Peralta Community College District's Only Student-Run Publication
Peralta Community College District's only student-run publication.

The Citizen

Peralta Community College District's only student-run publication.

The Citizen

Peralta Community College District's only student-run publication.

The Citizen

Breaking: PCCD appoints former San Leandro police chief to Interim Executive Director of Public Safety
Breaking: PCCD appoints former San Leandro police chief to Interim Executive Director of Public Safety
Abdul Pridgen will lead the district’s community-based safety program
Li Khan, Editor in Chief • June 21, 2024
Carpentry instructor spruces up department
Carpentry instructor spruces up department
Rym-Maya Kherbache, Staff Writer • April 24, 2024
Archives
A cap at the Laney College commencement ceremony on May 24 reads in Spanish, This is for my mom who gave me everything. (Photo: Marcus Creel/PCCD)
Graduations, resignations and more: PCCD Trustees wrap up school year at 5/28 meeting
Romi Bales, Staff Writer • June 17, 2024
Student Trustee Natasha Masand believes her voice has the power to impact the PCCD community.
Student Trustee Natasha Masand finds her voice
Isabelly Sabô Barbosa, Social Media Editor • March 19, 2024
Archives

    Review — An experience at the Laney Bistro

    Student-run lunch spot delights with culinary expertise and friendly atmosphere

    by Alice Robinson

    Meatball sandwich and garlic fries include fresh baked ciabatta bread. (photo by Michelle Snider)

    Restaurants are all about food. Curating ingredients, preparing dishes with skill, delighting the senses.

    Restaurants are usually not about people.

    Then why do I feel, as I leave the Laney Bistro, that the people stand out as much as the food? That the third and fourth-semester culinary students make my 90 minutes in the small space more comfortable and extra delicious?

    People like Robin Love, our student server, and fellow student Rebecca Hoover, as well as Chantal Martin, a culinary instructor.

    Love is fast and attentive. As she hands me my rosemary water she also makes me aware of the invisible flavor.

    “You don’t have any rosemary leaves in yours,” she says, “but there’s rosemary [in it].”

    Hoover also helps deliver part of our meal in an attentive manner. Within seconds of handing me “The Meatball” sandwich, she reappears with a heavy-duty knife for cutting it.

    My sandwich, with a scaffolding of ultra-fresh ciabatta bread, is huge! The portion can easily be made into a second meal later. Generously doled out meatballs are properly moist and bathed in basil marinara. Perfectly cooked fries are placed next to the sandwich in a dainty wax paper bag.

    Martin, the instructor, greets Tower Editor-in-Chief Michelle Snider and me as we dine on bread pudding, and gushes enthusiasm for the Bistro and other specialized career programs at Laney.

    This is going to be the future,” she says in a low voice, a reference to students behind the scenes cooking the meals. This leaves me feeling jazzed about Laney College and the many opportunities it presents the community.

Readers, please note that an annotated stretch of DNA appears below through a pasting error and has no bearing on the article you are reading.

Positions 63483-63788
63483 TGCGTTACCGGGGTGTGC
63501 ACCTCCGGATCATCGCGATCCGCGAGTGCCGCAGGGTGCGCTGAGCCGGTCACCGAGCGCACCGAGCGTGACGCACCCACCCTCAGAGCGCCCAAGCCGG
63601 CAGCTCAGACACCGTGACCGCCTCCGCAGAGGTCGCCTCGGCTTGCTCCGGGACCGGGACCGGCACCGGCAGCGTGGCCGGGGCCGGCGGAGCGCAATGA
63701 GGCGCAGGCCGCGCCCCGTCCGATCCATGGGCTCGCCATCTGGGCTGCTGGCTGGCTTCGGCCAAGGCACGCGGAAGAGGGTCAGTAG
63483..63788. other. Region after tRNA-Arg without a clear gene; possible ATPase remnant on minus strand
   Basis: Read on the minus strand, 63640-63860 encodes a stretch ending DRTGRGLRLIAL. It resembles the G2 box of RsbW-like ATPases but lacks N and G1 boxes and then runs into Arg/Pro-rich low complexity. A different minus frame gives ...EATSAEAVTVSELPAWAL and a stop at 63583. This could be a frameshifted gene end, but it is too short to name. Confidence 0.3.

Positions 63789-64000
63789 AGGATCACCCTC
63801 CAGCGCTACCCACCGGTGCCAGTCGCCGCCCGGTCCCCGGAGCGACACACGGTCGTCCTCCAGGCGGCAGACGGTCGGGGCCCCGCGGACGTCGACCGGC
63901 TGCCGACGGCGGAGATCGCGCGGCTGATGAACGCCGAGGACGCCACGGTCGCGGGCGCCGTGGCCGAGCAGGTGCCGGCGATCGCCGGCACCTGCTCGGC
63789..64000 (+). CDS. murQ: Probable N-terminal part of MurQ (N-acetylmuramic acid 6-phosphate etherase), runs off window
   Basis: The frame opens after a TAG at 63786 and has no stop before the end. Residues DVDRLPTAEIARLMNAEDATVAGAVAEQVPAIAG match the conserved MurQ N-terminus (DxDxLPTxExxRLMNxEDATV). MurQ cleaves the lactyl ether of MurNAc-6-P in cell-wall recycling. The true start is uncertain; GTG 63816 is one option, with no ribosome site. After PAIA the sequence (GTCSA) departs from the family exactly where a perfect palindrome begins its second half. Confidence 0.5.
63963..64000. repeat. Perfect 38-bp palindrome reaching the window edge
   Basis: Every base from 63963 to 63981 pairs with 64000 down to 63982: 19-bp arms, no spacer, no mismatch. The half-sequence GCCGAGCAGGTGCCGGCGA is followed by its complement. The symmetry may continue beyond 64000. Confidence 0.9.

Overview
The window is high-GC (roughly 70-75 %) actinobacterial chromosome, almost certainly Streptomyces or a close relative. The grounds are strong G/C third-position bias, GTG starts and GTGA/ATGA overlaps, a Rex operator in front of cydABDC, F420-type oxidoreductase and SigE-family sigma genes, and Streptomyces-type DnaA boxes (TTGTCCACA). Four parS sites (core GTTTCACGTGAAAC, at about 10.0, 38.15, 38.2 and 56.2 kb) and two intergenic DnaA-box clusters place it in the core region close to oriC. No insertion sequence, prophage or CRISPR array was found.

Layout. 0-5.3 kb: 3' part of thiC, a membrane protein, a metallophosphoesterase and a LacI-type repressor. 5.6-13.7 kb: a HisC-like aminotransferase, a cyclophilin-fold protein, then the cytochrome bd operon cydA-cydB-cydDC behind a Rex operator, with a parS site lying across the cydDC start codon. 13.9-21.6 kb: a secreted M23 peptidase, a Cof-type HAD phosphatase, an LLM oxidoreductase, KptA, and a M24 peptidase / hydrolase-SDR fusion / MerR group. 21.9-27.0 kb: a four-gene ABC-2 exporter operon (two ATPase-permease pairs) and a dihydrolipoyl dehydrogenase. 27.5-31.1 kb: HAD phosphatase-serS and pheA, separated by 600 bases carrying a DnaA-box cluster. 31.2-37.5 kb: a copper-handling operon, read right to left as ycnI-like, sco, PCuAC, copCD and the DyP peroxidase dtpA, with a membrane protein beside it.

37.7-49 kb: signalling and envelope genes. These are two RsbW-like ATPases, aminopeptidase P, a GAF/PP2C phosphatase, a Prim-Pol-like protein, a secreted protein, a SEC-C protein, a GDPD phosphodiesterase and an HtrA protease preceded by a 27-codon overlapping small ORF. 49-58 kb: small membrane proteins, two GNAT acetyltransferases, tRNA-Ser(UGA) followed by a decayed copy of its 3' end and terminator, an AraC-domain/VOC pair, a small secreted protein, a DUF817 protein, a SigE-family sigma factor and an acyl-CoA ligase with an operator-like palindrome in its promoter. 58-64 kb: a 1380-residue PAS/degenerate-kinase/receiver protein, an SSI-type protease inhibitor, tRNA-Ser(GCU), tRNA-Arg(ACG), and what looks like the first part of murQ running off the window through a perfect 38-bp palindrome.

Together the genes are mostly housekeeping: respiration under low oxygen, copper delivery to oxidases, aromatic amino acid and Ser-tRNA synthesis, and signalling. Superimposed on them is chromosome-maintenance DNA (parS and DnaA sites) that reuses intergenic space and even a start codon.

The menu is a new world. Many ingredients are lost on me. Merguez sausage (lamb and beef from North Africa), roasted pepitas (pumpkin seeds), housemade Harissa (a chili pepper paste with added spices) are all available, but maybe that’s why I chose a sandwich for my main course. I was not ready for an exotic entrée.

    A raspberry chocolate mousse cake, one of three desserts offered at Laney’s very own bistro. (photo by Michelle Snider)

    Snider orders the Shrimp-Lobster Sausage & Grits. I cordon off a piece of the “sausage” made of shrimp and lobster. The staff has cooked and seasoned the seafood well. It’s tender and juicy, while the grits are creamy and smooth, causing me to ponder the strange but delightful juxtaposition of these foods that originated in the American South.

    At the Bistro, the customers contribute to the ambience. Today, about 20 others share the restaurant with us. They are forging bonds, disconnecting from their phones and actually sitting down to have a meal. It’s groundbreaking.

    The décor rates only medium marks. However, it’s important to note that the culinary program must conform to Laney’s slim budget. Big windows are appealing, but the scrunched area used for seating, and the utilitarian tables and chairs, remind me that I’m still in an educational setting.

    The Bistro doesn’t overcharge; main dish pricing is less than Bay Area restaurants with comparable menus. My meatball sandwich is $10, and the shrimp-lobster sausage with grits is $12. We also sample three desserts, including a light and addictive mocha cheesecake.

    April Bankhead, the front-of-house instructor at the Bistro, sweetly thanks a group of men who are leaving, one of whom grins broadly.

    Maybe he’s just experienced the Bistro brand, as I did: a warm staff and attention to detail.

    For box: The Laney Bistro is located on the lower level of the E Building, across from the Laney Garden area. The kitchen is closed during finals week. Tentative hours next semester are: Mon-Fri 11:45–1 p.m.

    About the Contributor
    In the fall of 2019, The Laney Tower rebranded as The Citizen and launched a new website. These stories were ported over from the old Laney Tower website, but byline metadata was lost in the port. However, many of these stories credit the authors in the text of the story. Some articles may also suffer from formatting issues. Future archival efforts may fix these issues.  
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